CDC Recommends Third Vaccine Dose For Immunocompromised People
The CDC is officially recommending a third dose of the Pfizer or Moderna vaccine for people with weakened immune systems. It follows the FDA authorization a day earlier.
The Centers for Disease Control and Prevention is officially recommending that people with weakened immune systems get a third shot of either the Pfizer-BioNTech or Moderna vaccine.
It comes hours after a unanimous vote by a panel of advisers Friday to recommend the guidance and less than 24 hours after the Food and Drug Administration authorized such use.
Providers generally wait for a CDC recommendation on vaccine use, even if the FDA has approved or authorized a vaccine.
Immunocompromised people make up about 2.7% of U.S. adults, or around 7 million people. They are more likely to get severely ill from COVID-19, and they are at higher risk for prolonged coronavirus infection and transmission. They also have a lower antibody response to the initial vaccine regimen and are more likely to transmit the virus to household contacts, according to studies that CDC officials presented to the advisory committee.
People with conditions that weaken the immune system or who are taking treatments that suppress immunity are also far more likely to have breakthrough infection than people in more normal health. One U.S. study shows 40% to 44% of hospitalized breakthrough cases are in immunocompromised people.
Studies have also shown the vaccine is less effective in these people, ranging from 59% to 72%. That compares with 90% to 94% among people without serious immune deficiencies. People who've received a solid organ transplant have the lowest immunity after the standard vaccine regimen.
The agency says people with the following conditions should take a third dose:
- Been receiving active cancer treatment for tumors or cancers of the blood.
- Received an organ transplant and are taking medicine to suppress the immune system.
- Received a stem cell transplant within the last two years or are taking medicine to suppress the immune system.
- Moderate or severe primary immunodeficiency (such as DiGeorge syndrome or Wiskott-Aldrich syndrome).
- Advanced or untreated HIV infection.
- Active treatment with high-dose corticosteroids or other drugs that may suppress your immune response.
The recommendation is limited to adults 18 and older for the Moderna vaccine because that vaccine has not been authorized for adolescents yet. That authorization is expected from the FDA in the next few weeks. The Pfizer vaccine is authorized for adolescents 12 and older and adults.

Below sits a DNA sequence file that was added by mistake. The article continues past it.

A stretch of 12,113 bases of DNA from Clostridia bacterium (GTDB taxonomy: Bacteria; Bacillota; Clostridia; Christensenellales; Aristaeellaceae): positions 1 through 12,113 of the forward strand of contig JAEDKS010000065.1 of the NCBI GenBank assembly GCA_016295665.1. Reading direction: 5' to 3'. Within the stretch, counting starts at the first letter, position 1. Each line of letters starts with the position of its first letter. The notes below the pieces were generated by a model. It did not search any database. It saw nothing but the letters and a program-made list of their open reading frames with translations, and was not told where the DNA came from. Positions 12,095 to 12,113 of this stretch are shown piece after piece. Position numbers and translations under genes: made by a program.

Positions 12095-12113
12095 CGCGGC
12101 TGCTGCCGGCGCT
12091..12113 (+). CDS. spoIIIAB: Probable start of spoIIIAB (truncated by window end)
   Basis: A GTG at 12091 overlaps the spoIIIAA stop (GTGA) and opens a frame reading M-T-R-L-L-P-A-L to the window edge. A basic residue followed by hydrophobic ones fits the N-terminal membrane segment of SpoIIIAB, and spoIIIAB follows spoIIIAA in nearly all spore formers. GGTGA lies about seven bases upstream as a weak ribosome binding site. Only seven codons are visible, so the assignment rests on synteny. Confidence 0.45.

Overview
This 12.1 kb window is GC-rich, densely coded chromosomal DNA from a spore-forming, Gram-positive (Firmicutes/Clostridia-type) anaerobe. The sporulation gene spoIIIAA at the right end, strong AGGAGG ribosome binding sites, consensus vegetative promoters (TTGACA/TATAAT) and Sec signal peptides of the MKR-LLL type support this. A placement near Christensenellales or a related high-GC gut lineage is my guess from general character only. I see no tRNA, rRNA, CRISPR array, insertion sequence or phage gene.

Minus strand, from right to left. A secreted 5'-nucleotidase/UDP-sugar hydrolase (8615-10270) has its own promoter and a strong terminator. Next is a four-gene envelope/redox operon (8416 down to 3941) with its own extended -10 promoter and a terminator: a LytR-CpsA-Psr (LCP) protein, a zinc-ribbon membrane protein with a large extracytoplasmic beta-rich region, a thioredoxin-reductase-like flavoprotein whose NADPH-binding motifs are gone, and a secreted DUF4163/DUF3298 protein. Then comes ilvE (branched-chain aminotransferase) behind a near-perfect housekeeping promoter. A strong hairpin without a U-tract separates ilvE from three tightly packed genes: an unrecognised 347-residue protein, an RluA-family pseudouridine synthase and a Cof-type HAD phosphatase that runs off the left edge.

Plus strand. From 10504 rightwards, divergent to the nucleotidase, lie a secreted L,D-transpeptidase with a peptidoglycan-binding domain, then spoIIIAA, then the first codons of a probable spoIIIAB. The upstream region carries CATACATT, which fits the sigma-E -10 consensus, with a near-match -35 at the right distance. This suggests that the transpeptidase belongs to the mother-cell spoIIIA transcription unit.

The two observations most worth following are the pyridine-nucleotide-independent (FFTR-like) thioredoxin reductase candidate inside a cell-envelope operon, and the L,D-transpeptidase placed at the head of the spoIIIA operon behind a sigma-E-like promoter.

People with other conditions are not being advised to get an additional dose at this point. "This would not include long-term care facility residents, persons with diabetes, persons with heart disease — those types of chronic medical conditions are not the intent here," the CDC's Dr. Amanda Cohn said. Additional studies of how long immunity lasts in healthy people are underway and will determine the timing of any additional doses for the general population, both FDA and CDC officials said.
The CDC said attempts should be made to match the additional dose type to the one used in the original set of shots someone receives. But if that is not feasible, an additional dose with the other vaccine is permitted. The additional dose should be administered at least 28 days after completion of the primary vaccine series, according to the data reviewed by the committee.
On Thursday, the FDA said that the agency was unable to extend the authorization for an additional dose to the Johnson & Johnson vaccine due to insufficient data. Representatives of both agencies said they are "actively engaged" to determine the best course of action for recipients of the Johnson & Johnson vaccine.
In a presentation to the committee, the CDC's Dr. Kathleen Dooling said immunocompromised people, including those who receive an additional dose, should continue to follow prevention measures, including wearing a mask, staying 6 feet apart from others they don't live with and avoiding crowds and poorly ventilated indoor spaces until their health care provider advises otherwise.
Close contacts of immunocompromised people should be strongly encouraged to be vaccinated against COVID-19, she said.
Separately, the CDC said about 1.1 million people who do not necessarily have immune system dysfunction have already received one or more additional doses of the Moderna or Pfizer vaccines. About 91,000 have received one or more additional doses of the Johnson & Johnson vaccine.
The CDC's recommendation comes during an intense new surge driven by the delta variant. Since July 1, the number of confirmed cases has gone up 700%, according to the CDC.
According to the agency, emerging experimental and observational data in adults suggest that an additional COVID-19 vaccine dose with the Moderna or Pfizer vaccine enhances antibody response and increases the proportion of immunocompromised patients who respond to the vaccine.
In her review of the evidence, Dooling said that small studies of an additional dose of the Pfizer or Moderna vaccine found no serious adverse events. However, the standard dose regimen of these vaccines has been associated with rare but serious adverse events, including anaphylaxis and myocarditis and pericarditis in young adults. The impact of immunocompromising conditions on these rare events is unknown, she said.
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